Here, we discuss how the use of emerging technologies can help address each of the three main mistakes that led to the World Central Kitchen attack, and what is needed to implement technological solutions that mitigate civilian harm.


The Israel Defense Forces inquiry noted that “those who approved the strike were convinced that they were targeting armed Hamas operatives and not [World Central Kitchen] employees.” This is a classic example of how misidentification—the mistaken belief that civilians or civilian objects are legitimate military targets—may result in civilian harm in war. The Israel Defense Forces engaged these vehicles in the belief that they were military targets when they were, in fact, civilian. This differs significantly from situations in which military forces engage with a military target and civilians in the vicinity of the target are maimed or killed.

The decision to strike was influenced by the mistaken belief that there was one or more armed individuals in, on, or around the vehicles. The World Central Kitchen employees wore protective vests (standard practice after a World Central Kitchen vehicle was hit by an Israel Defense Forces sniper’s bullet days earlier) but did not carry weapons. While we emphasize that simply carrying a weapon does not necessarily involve a loss of protection from attack, it seems that decision-makers failed to accurately assess the presence or absence of weapons.

This is something that technology can help with. The United States Department of Defense has developed automated image recognition tools to identify objects of interest within full-motion video sources, including weapons, structures, vehicles, and people. The purpose is not to classify threats but to cue the attention of humans to those objects of interest so that operators can focus on what matters most. This kind of functionality could have helped in this case by indicating that no weapons were present.

The Israel Defense Forces investigation also reveals some confusion regarding the general pattern followed by the convoy, the types of vehicles involved (trucks as opposed to individual cars), and the route chosen. Artificial intelligence can enhance operational awareness in such cases by shaping a pattern of life around the activity of humanitarian actors in general, and specific vehicles in particular. As a 2022 CNA report points out, artificial intelligence could be used to detect whether a vehicle drove to a humanitarian organization’s location as part of its stops during its previous activities. This could help make a more informed determination regarding the status of the vehicle as a threat.

Humanitarian Deconfliction

The Israel Defense Forces noted that the events of that day did not fully align with the information provided to it by the World Central Kitchen (see illustration included in the Israel Defense Forces statement). The process through which humanitarian organizations share information about their planned activities and locations to parties to the conflict is known as humanitarian notification or deconfliction.

Formal humanitarian notification processes protect humanitarian organizations and humanitarian workers who operate in volatile and dangerous environments. Once the locations or routes of humanitarian organizations have been communicated, the organizations operate under a greater level of safety and protection.

Unfortunately, however, these processes are still largely ad hoc in nature and vary from country to country. They are rarely foolproof. The deconfliction process—whereby humanitarian entities’ positions and activities are incorporated into the operational picture used by a military for operational decision-making—tends to be incomplete and limited in reach. The information about humanitarian organizations is often retained at higher headquarters and may inform some operations, but operational decision-makers at lower echelons may remain unaware that humanitarians are operating in proximity to a zone of combat or, as in the World Central Kitchen attack, have been identified for targeting.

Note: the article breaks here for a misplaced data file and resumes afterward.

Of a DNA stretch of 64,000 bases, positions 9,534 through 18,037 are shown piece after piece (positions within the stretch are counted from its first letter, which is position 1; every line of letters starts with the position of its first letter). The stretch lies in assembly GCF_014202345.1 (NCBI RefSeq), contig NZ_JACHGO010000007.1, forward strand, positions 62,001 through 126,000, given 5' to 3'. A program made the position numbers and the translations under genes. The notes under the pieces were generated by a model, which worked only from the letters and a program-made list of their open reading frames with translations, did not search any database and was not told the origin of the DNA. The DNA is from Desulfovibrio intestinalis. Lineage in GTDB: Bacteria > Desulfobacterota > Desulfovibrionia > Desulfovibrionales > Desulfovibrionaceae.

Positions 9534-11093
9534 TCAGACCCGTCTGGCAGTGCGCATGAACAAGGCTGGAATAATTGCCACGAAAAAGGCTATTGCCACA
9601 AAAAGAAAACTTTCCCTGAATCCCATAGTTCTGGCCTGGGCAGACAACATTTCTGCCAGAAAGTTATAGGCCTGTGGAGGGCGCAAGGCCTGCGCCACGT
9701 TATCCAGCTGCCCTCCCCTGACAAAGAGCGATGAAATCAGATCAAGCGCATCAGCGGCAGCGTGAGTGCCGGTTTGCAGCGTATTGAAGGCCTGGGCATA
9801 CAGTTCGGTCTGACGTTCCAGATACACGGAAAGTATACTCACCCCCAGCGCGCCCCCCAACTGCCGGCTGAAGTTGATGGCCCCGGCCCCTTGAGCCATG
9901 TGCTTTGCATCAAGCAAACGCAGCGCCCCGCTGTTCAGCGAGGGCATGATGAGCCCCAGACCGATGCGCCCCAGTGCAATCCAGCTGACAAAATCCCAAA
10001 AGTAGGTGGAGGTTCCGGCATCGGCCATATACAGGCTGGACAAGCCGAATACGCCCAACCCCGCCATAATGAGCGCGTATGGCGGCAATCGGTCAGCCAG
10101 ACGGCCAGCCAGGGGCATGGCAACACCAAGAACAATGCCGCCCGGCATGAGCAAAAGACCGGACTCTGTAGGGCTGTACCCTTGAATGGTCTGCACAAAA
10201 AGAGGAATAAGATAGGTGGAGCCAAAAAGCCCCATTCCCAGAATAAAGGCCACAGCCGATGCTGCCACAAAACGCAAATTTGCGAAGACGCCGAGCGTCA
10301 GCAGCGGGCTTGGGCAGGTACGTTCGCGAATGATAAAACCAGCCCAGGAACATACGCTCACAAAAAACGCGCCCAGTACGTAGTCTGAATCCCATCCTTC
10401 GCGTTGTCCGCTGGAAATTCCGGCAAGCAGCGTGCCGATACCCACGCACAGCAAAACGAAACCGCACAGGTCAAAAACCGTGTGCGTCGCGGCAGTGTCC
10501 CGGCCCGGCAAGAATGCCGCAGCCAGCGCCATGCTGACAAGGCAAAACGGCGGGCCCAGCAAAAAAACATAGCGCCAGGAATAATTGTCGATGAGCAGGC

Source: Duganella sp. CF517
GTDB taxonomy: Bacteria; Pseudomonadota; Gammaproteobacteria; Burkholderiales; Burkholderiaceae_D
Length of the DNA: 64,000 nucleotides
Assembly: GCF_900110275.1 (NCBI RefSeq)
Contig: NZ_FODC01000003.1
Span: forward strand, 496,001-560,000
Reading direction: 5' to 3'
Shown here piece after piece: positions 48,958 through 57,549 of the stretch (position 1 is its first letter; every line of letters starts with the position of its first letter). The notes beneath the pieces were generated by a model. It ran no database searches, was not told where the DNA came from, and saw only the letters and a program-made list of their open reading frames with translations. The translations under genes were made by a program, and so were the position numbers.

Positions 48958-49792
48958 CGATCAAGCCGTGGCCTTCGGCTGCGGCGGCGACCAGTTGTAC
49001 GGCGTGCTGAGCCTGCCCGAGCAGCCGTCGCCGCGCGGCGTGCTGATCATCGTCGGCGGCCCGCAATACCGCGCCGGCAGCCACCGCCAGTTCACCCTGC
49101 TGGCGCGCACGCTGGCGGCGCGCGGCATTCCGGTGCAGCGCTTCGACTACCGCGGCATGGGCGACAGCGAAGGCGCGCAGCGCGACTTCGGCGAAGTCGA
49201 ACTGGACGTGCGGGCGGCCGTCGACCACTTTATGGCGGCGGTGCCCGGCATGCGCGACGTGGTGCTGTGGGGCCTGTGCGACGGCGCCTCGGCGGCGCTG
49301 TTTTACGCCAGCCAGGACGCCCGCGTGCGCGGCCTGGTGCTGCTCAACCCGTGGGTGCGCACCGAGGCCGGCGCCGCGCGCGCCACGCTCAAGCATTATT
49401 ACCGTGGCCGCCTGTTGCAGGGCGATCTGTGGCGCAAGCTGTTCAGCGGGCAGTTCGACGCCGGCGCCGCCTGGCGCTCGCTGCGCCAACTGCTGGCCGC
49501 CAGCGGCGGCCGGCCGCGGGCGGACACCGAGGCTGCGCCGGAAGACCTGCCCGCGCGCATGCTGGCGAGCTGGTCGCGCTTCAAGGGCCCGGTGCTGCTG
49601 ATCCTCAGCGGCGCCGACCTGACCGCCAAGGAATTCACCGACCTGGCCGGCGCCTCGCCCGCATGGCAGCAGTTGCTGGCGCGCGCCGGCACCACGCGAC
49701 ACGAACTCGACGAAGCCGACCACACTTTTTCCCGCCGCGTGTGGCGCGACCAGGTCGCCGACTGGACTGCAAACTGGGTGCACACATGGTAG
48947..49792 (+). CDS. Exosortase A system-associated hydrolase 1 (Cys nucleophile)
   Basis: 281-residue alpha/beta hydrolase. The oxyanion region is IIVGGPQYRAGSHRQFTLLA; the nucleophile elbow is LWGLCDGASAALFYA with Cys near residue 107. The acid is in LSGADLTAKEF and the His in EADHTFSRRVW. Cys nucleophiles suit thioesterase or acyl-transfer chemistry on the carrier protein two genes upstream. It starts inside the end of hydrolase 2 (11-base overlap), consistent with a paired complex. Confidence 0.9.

Emerging technologies can help here too. The United States Agency for International Development supported the development of a prototype humanitarian notification system—implemented by the Massachusetts Institute of Technology Lincoln Laboratory and supported by CNA and Stanford University—that provides a streamlined, digital approach to humanitarian notification. The system uses blockchain to provide a permanent, inalterable record that can be consulted to determine the facts when tragedies result. Because the prototype uses APIs (application programming interfaces), a type of software that enables communication between various computer systems, this information can easily be imported into military networks and data links to develop a more complete operational picture. This same information can also be shared with lower echelons through the prototype. This can help avoid the common and tragic situation where humanitarians share their information with militaries but are killed because militaries do not share this information internally with operators.

In the case of World Central Kitchen, it seems that the addition of the smaller vehicles to the humanitarian convoy had been coordinated with the Israel Defense Forces, but the division directing the operation (known as the “front division”) was not aware of this change and operated on the belief that only trucks were part of the convoy. The information simply did not make its way down to the decision-makers. This is precisely the type of problem that an advanced humanitarian notification system could mitigate.

In addition, the Israel Defense Forces assert that the route chosen by the convoy was different from that which had been coordinated previously. Whether or not this is the case, it illustrates that processes used currently for humanitarian notification can tend to be slow and bureaucratic, making it a challenge to provide last-minute updates necessary in a dynamic and insecure environment. Having a more automated system for reporting and deconflicting humanitarian movements would help to address this need for dynamic adjustments.